The back of this book really advertises Cora’s romance with her captor and although this is a factor, this book really achieves so much more. I found the teenage interactions to be much more interesting than the so-called romance. This isn’t “Twilight” with an alien folks. This is a physiological discussion of exploiting living creatures as resources. Although there is a fair discussion about what makes humans tick, there is a clear parallel with how humans treat other living creatures on our own planet as well.

The one complaint I’d have is about the ending. Since this is the first book in a series, obviously not everything will be resolved. However, I would’ve liked something to be tied up, instead of being left with a collection of loose ends. Although I must admit, I’m happy to read the rest of the series to see what happens next.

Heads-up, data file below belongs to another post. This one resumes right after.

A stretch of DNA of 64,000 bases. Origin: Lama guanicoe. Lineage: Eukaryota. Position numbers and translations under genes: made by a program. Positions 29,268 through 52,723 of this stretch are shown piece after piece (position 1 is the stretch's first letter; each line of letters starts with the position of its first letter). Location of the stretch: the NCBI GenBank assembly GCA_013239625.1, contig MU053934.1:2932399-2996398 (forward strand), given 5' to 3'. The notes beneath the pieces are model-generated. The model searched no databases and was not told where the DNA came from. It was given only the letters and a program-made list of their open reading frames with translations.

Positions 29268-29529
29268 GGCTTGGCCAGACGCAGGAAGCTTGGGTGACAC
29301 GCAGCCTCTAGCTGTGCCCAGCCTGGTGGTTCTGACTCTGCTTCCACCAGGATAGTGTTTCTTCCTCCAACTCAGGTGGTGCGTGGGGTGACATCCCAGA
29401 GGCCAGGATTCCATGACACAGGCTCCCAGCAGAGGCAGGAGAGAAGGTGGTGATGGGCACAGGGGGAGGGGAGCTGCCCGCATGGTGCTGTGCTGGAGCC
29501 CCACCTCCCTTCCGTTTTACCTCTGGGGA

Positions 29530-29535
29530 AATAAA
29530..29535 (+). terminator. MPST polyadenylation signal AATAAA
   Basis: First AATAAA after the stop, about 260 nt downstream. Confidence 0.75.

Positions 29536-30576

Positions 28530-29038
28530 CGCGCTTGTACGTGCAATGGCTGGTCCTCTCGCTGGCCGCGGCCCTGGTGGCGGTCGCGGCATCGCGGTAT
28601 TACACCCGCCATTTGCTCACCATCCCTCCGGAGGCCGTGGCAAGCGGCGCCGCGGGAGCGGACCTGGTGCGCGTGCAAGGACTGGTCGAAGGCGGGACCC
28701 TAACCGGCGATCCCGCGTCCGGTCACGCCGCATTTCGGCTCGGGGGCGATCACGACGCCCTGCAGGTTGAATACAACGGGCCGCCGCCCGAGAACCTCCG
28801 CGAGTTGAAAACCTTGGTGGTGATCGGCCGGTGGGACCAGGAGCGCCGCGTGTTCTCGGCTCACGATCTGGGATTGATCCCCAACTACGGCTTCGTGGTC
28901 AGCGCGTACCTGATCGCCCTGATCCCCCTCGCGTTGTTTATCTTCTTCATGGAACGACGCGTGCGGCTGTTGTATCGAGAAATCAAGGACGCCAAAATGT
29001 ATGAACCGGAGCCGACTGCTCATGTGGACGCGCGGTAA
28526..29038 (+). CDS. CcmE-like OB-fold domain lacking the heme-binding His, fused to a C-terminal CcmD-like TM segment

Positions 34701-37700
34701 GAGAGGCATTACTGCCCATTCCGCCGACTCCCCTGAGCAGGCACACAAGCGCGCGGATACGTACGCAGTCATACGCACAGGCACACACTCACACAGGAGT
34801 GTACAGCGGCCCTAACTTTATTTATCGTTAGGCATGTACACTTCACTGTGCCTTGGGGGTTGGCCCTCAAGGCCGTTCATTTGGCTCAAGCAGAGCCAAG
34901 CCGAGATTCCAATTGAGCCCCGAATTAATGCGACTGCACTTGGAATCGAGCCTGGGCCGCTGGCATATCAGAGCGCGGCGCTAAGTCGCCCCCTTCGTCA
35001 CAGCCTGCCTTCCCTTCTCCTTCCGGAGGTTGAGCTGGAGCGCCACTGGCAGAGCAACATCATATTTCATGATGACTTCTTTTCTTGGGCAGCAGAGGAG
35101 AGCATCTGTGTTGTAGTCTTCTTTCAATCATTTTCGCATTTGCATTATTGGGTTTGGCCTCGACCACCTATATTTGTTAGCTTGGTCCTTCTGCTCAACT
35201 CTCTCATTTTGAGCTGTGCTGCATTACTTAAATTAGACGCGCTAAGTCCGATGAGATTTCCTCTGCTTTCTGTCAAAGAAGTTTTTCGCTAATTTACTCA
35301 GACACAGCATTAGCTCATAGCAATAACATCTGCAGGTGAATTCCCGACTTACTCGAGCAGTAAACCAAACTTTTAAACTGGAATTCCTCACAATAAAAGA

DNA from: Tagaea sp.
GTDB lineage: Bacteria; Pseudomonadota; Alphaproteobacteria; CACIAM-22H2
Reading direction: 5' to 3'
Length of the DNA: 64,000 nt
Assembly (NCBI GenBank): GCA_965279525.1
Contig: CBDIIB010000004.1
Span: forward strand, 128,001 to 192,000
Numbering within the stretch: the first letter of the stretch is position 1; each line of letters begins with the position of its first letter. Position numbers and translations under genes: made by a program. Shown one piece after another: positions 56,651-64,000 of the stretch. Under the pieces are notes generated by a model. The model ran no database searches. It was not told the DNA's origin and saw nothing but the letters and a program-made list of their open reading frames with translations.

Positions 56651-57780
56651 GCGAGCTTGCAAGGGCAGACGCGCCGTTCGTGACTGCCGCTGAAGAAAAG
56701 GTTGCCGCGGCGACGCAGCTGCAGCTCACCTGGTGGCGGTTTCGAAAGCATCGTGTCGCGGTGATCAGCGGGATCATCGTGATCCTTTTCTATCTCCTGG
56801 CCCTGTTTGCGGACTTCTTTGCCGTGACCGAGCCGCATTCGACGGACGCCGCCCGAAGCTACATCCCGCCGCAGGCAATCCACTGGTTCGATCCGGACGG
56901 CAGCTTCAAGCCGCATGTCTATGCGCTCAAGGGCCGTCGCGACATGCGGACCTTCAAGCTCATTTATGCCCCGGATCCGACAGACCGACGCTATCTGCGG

“Caraval” by Stephanie Garber

Scarlett has always longed to attend Caraval, a far away week-long magical performance that occurs once a year. However, she and her sister live on a far away isle with a controlling and abusive father and Caraval remains an impossibility. Until the impossible finally happens.

The sisters receive an invitation in the mail. They manage to escape their home and travel to the island with the help of a sailor. However, as soon as they reach the show, Scarlett’s sister vanishes. It soon becomes to Scarlett that her sister’s disappearance is this year’s theme for the show. This performance gives the audience a choice: they either watch or participate in the show. For Scarlett the choice is obvious. She has to participate to help her sister.